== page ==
I’ve been on a bit of a blogging hiatus recently, which has been due to a perfect storm of holidays (yay!) sandwiched in between busy days at work (boo!), and an increasing busy social life as finally summer appears to be creaking into action. We’ve been tantalised by soft, warm days only to have the frost reappear and slap us on the face as a reminder not to take the good times for granted. Anyway, I’m back and, confirming the old saying that travel broadens the mind, I also have a few new sources of inspiration that should be popping up over the next month or so.
That said, I’m going to go back to my occasional series on Norwegian goodies. I’ve got some good Norwegian friends, and usually make something in honour of their national day. For today is 17 May, and that means today is the day that the good folk of Norway like to make sure that you know, just in case there is the slightest smidgen of doubt, that they are extremely, utterly, passionately exited and proud about being Norwegian, rather than Swedish or Danish. That also means they go big in terms of food, drink, partying and flags. I’ve joined in one of those celebrations in Oslo a few years ago, and its tremendous fun. Thousands of people are wearing traditional costume, and it’s very strange to ride the metro in a modern city surrounded by people dressed as simple country folk from a rural idyll. Yes, a bottle of wine is eye-wateringly expensive, but the city is lovely, the people are outgoing and welcoming and the food is fantastic, in particular the traditional baking.
In previous years, I have made lefse (potato flatbreads) and marvposteier (almond tartlets). This year, it’s really a repurposed Christmas recipe called kingler (Norwegians – is this the correct plural spelling?). These are rich, buttery pastries that are shaped into loops, and then formed into a figure of eight shape (or the infinity symbol if you prefer).
The traditional flavouring is vanilla, which goes well with the butter and cream that make these a real treat. You could go traditional, but I’ve tweaked them by keeping the vanilla, but I’ve also added a dash of freshly-ground cardamom. This is rapidly becoming one of my favourite spices, very popular in Nordic baking, and absolutely delicious in baked goods. It adds freshness and a delicate aroma, and takes these from being delicious to being something quite special indeed.
While they look a little complex to make, there is an easy trick. You form the dough into balls, roll it into long strips, then join the ends to make a loop. Then twist two sides in opposite directions, and there you have it – the figure of eight shape, and if you’re been cunning, the seam is hidden where the pieces of dough overlap. One little trick to think about is how big you make them – you actually want a thin strip of dough, and as large a loop as possible – the closer things are, the greater the chance that the loops will close during baking. This isn’t a problem, as they still have a charming S-shape, but if you’re making loops, you want loops.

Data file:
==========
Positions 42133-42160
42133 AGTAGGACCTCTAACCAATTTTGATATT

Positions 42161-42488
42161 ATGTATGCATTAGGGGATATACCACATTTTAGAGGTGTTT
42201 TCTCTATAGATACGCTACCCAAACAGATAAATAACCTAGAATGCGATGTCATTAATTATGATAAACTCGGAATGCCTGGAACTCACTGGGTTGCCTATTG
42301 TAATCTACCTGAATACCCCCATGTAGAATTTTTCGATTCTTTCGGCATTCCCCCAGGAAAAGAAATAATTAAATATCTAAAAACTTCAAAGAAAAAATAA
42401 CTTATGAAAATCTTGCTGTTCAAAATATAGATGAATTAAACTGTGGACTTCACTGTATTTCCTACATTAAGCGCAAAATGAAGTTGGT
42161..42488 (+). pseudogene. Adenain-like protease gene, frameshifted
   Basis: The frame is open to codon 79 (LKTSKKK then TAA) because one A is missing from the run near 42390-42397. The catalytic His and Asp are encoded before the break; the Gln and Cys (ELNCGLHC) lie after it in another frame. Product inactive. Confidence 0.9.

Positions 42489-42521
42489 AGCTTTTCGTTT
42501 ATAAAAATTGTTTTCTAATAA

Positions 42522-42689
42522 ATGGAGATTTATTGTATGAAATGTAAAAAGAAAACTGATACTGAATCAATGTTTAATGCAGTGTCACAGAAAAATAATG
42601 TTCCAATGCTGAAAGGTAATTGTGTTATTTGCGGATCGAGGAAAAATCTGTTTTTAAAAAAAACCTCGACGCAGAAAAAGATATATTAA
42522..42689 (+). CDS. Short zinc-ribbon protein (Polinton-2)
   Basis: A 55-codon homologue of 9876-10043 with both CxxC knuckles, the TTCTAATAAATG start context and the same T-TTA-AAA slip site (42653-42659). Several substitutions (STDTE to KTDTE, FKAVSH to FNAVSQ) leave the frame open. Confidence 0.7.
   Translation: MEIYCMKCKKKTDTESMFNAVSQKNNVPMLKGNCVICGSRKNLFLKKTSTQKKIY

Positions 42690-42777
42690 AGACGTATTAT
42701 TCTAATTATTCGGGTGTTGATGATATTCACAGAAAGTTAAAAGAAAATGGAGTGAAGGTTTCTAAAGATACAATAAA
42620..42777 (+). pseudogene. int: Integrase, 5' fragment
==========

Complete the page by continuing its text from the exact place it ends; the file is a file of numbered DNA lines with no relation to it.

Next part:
The texture of kringler is interesting – it’s not quite a biscuit, it’s softer and lighter, and more like a scone. You could certainly serve them with butter and jam if that’s your thing, but I think the best way to eat them is to enjoy their pared-back Norwegian elegance by munching on a couple alongside a cup of coffee. They are wonderful while still slightly warm, when you can enjoy them in all their buttery, cardamom-perfumed glory.
To so all the Norwegians out there – gratulerer med nasjonaldagen!
To make kringler:
(makes around 30)
• 125g butter
• 175g caster sugar
• 1 egg
• 125ml milk
• 125ml double cream
• 450g plain flour
• 1 teaspoon vanilla extract
• 1/2 teaspoon ground cardamom
• 3 teaspoons baking powder
1. Cream the butter until soft, then add the sugar and beat until light and fluffy. Add the egg, vanilla and cardamom and whip until thoroughly combined.
2. Combine the milk and cream in a bowl and mix well.
3. Put the baking powder into the main bowl, and add the flour and the milk mixture to the butter/sugar mixture, a little at a time, and mix until you have a smooth dough. It will be firm but sticky, so don’t be tempted to add more flour unless essential. Cover the bowl in cling film and chill for at least 4 hours (or cheat – 30 minutes in the freezer, the two in the fridge) or overnight.
4. Preheat the oven to 200°C (400°F). Line some baking trays with greaseproof paper.
5. Take lumps of the dough and form into rough balls (about the size of a walnut – a tablespoon worked for me as a guide measure). As the dough is sticky, don’t worry about getting them smooth at this stage.
6. Once all the dough is in balls, lightly sprinkle the worktop with a little plain flour (as little as you can get away with). Start to roll the balls into long strips, adding a dash flour as needed, until they are around 20cm long (the strands might seem very thin, but they will expand in the oven – and the bigger the loops, the more defined the shape will be). Join the ends to make a loop, and then twist in opposite directions so you have a figure of eight shape. Try to have the pieces cross on top of the join for a neat finish. Put on the baking sheet. Repeat until all the dough is used up.
7. Bake the kringler for 10-15 minutes until an even golden brown colour (turning half-way if needed). Remove from the oven, sprinkle with a little caster sugar, if desired, and enjoy either warm or cooled with coffee.
Worth making? This is an incredibly easy recipe, and ideal if you need something to serve fresh from the oven – the dough can be made the night before, and the kringler shaped and left (covered in cling film) until baking. The inclusion of the cardamom makes them extra-special and a little usual with your morning coffee.